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MMD > Archives > October 2007 > 2007.10.02 > 07Prev  Next


1970s Aeolian Player Piano with Plastic Valves
By John A. Tuttle

W. Deane Wiley wrote:

    "When the hammers are resting on the top back of the keys, how much
    play, if any, should there be between the back of the hammer and
    the top of the wooden button attached to the wire coming from the
    pneumatic?"

I'd like to start by saying that I know of no modern Aeolian player
that has the striker pneumatics connected to the keys.  In all of the
modern Aeolian players, the striker pneumatics strike the underside of
the keys via a wire and a wooden button, which are connected only to
the striker pneumatic. The wooden button hits a piece of felt which is
glued to the bottom of each key.

In essence, there is no way to answer Mr. Wiley's question, because the
wooden button at the back of the key is not connected to the pneumatic.
It is connected to the wippen in the piano action. (More accurately,
the button is screwed on to a wire which is also screwed into a wooden
elbow at the other end.  The other end of that elbow is connected
to the wippen.)

The only Aeolian players that have the button at the back of the key
are the players with a drop action (where part of the piano action is
below the keybed).  The buttons are used to adjust out the lost motion
that occurs as a result of using the piano, i.e. from wear.

Removing the lost motion between the striker pneumatics and the keys
is, for all intents and purposes, accomplished by raising the stack.  I
will be creating yet another web page at Player-Care.com to fully ex-
plain the details involved in properly making both lost motion
adjustments.  However, with regards to the lost motion adjustment in
the piano action, the correct answer is "almost zero."  And, since
I realize this is a subjective answer, let me explain.

As with any drop action (or upright for that matter), adjusting the
lost motion to zero is asking for trouble.  The main reason this is
true is because the wood might swell due to an increase in temperature
and/or humidity.  If that happens, the jack will not be able to get
back under the butt quickly or fully.  Should that happen, the jack
will not be resting firmly under the butt, and the power for striking
the key will not be transferred from the jack to the butt properly.
This possible problem is even worse in a drop action than in an action
that rests above the keys, because of all the extra weight and angular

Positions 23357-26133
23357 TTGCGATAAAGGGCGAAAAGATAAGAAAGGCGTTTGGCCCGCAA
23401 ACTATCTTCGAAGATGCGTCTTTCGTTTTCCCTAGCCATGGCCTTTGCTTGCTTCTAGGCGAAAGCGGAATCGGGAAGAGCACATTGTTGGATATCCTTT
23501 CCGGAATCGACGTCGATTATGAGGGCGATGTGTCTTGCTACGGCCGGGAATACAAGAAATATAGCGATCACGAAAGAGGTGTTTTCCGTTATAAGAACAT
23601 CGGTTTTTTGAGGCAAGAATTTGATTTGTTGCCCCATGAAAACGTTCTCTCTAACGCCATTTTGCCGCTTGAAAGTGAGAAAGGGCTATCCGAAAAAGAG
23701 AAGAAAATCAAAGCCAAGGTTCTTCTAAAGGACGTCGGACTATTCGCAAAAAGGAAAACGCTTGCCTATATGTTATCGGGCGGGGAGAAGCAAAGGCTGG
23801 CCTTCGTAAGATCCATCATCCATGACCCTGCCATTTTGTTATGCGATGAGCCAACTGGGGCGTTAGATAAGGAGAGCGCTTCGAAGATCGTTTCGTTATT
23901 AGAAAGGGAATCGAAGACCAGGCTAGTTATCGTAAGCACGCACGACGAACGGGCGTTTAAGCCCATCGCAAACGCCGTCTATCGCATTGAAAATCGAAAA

changes in the drop action.  Another way to say it is that the keys are
pulling the wippen up as opposed to pushing the wippen up.

That being the case, it is wise to back off the lost motion adjustment
in a drop action by a few thousandths of an inch.  This is best accom-
plished by turning the button clockwise until the hammer just starts
being pushed away from the hammer rail.  Then the button is turned
counterclockwise until the hammer comes back to rest on the hammer
rail.  Then the note is struck firmly a number of times to set the
button back in its hole.  After that, the back of the key is depressed
by hand to ensure that the hammer is indeed resting on the hammer rail.
If it moves even the slightest amount, turn the button further counter-
clockwise until nothing happens when you depress the back of the key.

Next, touch the front of the key ever so lightly.  If the hammer moves
with the slightest of pressure, the lost motion adjustment is most
likely too tight, too close to zero, or even at zero.  When correctly
adjusted, there should be a very slight sponginess to the feel of the
key.  And, if you watch the piano action from above while touching the
front of the key, you will see the back-check move ever so slightly
before the hammer starts moving.  This indicates that there is a very
small amount of lost motion between the jack and the butt.

Lastly, when correctly adjusted, only a trained technician should be
able to tell that the lost motion exists.  It should not be noticeable
to the pianist.  If it is noticeable to the pianist, the adjustment is
not tight enough, and further adjustment is needed.

Musically,
John A. Tuttle
Brick, New Jersey
Player-Care.com


(Message sent Tue 2 Oct 2007, 12:00:25 GMT, from time zone GMT-0400.)

Key Words in Subject:  1970s, Aeolian, Piano, Plastic, Player, Valves

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